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U.S. first lady promotes freedom of speech in China

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This will be edited out, anyway. Nice try, though, Michelle.

5 ( +5 / -0 )

"China blocks many foreign news sites and social media services such as Facebook, Twitter and YouTube. Its army of censors routinely filters out information deemed offensive by the government."

The Chinese government is the most offensive group here, they oughta block themselves.

5 ( +6 / -1 )

She should continue her FREEDOM of SPEECH tour on over to CUBA and VENEZUELA too!!

4 ( +4 / -0 )

The Pot and The Kettle.

-3 ( +3 / -6 )

She said the free flow of information is crucial “because that’s how we discover truth, that’s how we learn what’s really happening in our communities, our country and our world.” She said it makes countries stronger “when the voices and opinions of all their citizens can be heard.” “And that’s how we decide which values and ideas we think are best — by questioning and debating them vigorously, by listening to all sides of every argument and by judging for ourselves,” Obama said in her speech.

Nice speech to give in a country where "truth" is decided by the ruling party, voices, opinions, questions and debates of individuals and groups are ignored at best and persecuted at worst, and what values and ideas are best are decided by the government in which the Chinese citizen has no voice or vote. Good effort Michelle but no doubt your words will be censored out by the Chinese dictatorship.

0 ( +2 / -2 )

The Pot and The Kettle.

Mr. Galt, the U.S. has many problems, but repression of free speech is not one of them.

I have to wonder if the Chinese government knew she was going to say anything about this. If they had, how could they stop her, other than cancelling her speech? Her words certainly won't get beyond the people who were actually there, but still...

1 ( +1 / -0 )

She could have been more effective promoting cultural exchange, children taking action to create a clean environment, alternative energy, children taking responsibility for the future by recycling, growing city gardens, solar energy ... education, health, caring for the land and not just being greedy little monkeys.

-3 ( +0 / -3 )

John GaltMar. 22, 2014 - 11:12PM JST

The Pot and The Kettle.

I suggest you read a transcript of former Chinese premier Wen Jiabao with CNN.. Basically what he was saying is that the PRC shares the same value on Freedom of Speech. Well, surprisingly right after this interview, China blocked a google access. There is no Freedom of Speech in China. If you want to know what's really going on, then you need to go around it though HongKong.

So you tell me it is still "The Pot and The Kettle", dear.

My High Five to Michelle Obama. . It is well spoken and delivered.

Zakaria:

When I go to China and I'm in a hotel and I type in the words Tiananmen Square in my computer, I get a firewall, what some people call the Great Firewall of China. Can you be an advanced society if you don't have freedom of information to find out information on the Internet?

Wen Jiabao:

China now has over 200 million Internet users, and the freedom of Internet in China is recognized by many, even from the west. Nonetheless, to uphold state security, China, like many countries in the world, has also imposed some proper restrictions. That is for the safety, that is for the overall safety of the country and for the freedom of the majority of the people.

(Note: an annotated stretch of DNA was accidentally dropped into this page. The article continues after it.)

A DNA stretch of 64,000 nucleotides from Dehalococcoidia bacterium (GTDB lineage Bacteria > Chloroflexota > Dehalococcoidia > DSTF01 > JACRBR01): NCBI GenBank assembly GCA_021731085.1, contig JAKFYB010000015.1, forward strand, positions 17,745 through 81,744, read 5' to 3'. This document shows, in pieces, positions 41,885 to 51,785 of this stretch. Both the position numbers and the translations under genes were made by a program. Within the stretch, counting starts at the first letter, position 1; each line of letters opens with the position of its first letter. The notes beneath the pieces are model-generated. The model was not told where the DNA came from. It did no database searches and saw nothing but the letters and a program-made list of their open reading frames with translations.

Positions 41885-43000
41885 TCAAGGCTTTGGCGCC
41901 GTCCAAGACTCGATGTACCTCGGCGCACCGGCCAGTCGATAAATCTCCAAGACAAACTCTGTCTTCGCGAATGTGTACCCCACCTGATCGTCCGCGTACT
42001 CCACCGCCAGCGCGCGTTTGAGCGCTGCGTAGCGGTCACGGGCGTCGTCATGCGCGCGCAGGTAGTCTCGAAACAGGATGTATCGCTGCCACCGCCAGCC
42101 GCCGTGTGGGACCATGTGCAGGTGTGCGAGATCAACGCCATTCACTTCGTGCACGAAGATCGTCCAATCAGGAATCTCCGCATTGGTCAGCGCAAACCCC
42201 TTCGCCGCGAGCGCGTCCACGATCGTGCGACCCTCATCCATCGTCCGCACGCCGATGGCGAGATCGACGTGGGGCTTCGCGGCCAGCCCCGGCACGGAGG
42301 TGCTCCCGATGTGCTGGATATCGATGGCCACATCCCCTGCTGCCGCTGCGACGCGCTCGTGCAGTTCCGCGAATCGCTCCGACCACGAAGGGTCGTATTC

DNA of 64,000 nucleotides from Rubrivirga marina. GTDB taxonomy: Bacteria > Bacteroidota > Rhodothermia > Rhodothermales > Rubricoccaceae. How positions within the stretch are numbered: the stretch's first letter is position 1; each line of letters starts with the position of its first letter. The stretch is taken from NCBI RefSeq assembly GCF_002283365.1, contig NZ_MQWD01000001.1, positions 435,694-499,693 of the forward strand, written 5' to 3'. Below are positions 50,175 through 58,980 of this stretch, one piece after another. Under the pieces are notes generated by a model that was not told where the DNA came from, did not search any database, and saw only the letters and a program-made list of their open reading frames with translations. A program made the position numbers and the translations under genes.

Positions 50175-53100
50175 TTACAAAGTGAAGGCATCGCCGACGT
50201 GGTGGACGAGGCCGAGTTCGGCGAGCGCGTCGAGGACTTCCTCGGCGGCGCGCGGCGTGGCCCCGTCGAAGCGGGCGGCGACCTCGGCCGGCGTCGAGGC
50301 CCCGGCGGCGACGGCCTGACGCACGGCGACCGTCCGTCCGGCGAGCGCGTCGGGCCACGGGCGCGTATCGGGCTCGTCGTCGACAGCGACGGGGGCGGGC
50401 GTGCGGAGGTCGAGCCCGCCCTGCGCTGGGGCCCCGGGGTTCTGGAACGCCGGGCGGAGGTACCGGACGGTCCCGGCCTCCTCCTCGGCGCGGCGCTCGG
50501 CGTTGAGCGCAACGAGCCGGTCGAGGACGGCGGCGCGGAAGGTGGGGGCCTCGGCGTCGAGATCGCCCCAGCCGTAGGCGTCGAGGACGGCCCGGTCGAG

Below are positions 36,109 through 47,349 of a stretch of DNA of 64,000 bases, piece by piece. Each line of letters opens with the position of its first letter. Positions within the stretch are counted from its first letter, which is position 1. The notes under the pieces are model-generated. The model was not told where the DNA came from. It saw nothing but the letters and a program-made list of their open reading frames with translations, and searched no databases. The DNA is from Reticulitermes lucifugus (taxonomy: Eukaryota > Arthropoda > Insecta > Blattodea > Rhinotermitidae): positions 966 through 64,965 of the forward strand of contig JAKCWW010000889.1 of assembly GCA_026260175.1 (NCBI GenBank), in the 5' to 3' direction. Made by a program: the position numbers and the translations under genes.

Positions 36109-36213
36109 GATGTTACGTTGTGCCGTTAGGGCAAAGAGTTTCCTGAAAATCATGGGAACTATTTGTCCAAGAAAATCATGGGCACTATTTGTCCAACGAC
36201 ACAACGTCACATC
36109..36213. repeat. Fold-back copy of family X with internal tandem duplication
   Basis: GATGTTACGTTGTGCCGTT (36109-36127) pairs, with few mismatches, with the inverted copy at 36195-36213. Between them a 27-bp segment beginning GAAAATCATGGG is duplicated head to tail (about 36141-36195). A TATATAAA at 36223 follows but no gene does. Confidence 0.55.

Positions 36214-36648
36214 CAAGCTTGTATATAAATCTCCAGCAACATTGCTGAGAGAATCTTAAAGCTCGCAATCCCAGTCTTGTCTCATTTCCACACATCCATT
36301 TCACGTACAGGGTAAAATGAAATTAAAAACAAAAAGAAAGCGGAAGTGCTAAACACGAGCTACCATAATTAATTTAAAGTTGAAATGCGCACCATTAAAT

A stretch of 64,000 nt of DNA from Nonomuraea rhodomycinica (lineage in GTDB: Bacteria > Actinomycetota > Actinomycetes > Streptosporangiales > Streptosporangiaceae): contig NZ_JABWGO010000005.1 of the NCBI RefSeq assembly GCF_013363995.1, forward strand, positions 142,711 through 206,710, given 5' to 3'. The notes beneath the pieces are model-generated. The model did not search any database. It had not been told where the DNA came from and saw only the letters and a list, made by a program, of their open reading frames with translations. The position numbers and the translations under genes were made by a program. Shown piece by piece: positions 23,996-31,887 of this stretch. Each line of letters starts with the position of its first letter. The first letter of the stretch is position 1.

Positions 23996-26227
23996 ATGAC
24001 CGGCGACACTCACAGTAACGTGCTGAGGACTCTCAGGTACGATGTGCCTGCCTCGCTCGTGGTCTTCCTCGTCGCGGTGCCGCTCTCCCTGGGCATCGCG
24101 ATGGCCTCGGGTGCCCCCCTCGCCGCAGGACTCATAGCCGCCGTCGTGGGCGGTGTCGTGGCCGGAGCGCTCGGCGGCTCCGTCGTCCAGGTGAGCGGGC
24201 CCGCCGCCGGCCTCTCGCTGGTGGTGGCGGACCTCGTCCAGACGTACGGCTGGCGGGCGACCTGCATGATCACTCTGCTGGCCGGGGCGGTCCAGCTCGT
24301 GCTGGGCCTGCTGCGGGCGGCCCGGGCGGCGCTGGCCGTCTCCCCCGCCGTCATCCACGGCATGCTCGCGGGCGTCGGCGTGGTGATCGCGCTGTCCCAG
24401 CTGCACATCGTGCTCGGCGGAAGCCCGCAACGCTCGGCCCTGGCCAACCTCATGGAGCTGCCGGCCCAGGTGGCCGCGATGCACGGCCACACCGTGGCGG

I can also tell you on the Internet in China, you can have access to a lot of postings that are quite critical about the government.

It is exactly through reading these critical opinions on the Internet that we try to locate problems and further improve our work.

I don't think a system or a government should fear critical opinions or views. Only by heeding those critical views would it be possible for us to further improve our work and make further progress.

I frequently browse the Internet to learn about a situation.

1 ( +2 / -1 )

The Pot and The Kettle. Just different shades. Toe the line or get harangued by party loyalists(plenty here on JT) for voicing dissent. Just different techniques of stifling free speech.

-5 ( +0 / -5 )

John GaltMar. 23, 2014 - 09:10AM JST

Toe the line or get harangued by party loyalists(plenty here on JT) for voicing dissent. Just different techniques of stifling free speech

Nothing to do with political party. Here are true issues of China. People of China still do not have an access to; YOUTUBE, Facebook, Twitter.

Please show me your logic of party loyalists to no access to these sites, will you?

1 ( +2 / -1 )

I watched her speech on ABC News, She was talking to students and I wondered how she communicated. And moderator said these students Bei Jing I think understand whatever spoke in English. A Japanese man (his name was on screen that is why I knew he is a Japanese --- Chinese and Japanese, kind of hard to distinguish by looking) explained in English. So, she did not need an interpreter, She just spoke about freedom of speech and her husband etc. Students were listening. No sign of government officials shut her mouth or students' ears. Also I noticed she is handy with microphone. In my area, when newly elected US lawmakers and or some people have to go to talk on microphone, they have to be coached how to speak with microphone, She had no problem just talked to Chinese Univ Students, Beside that, someone designed her clothes elegantly.

0 ( +0 / -0 )

The Pot and The Kettle. Just different shades. Toe the line or get harangued by party loyalists(plenty here on JT) for voicing dissent. Just different techniques of stifling free speech.

US doesn't stifle free speech - spy on it, yes, but not stifle it. What free speech sites haven't you been able to access in the U.S.? The NSA would know about it.

0 ( +0 / -0 )

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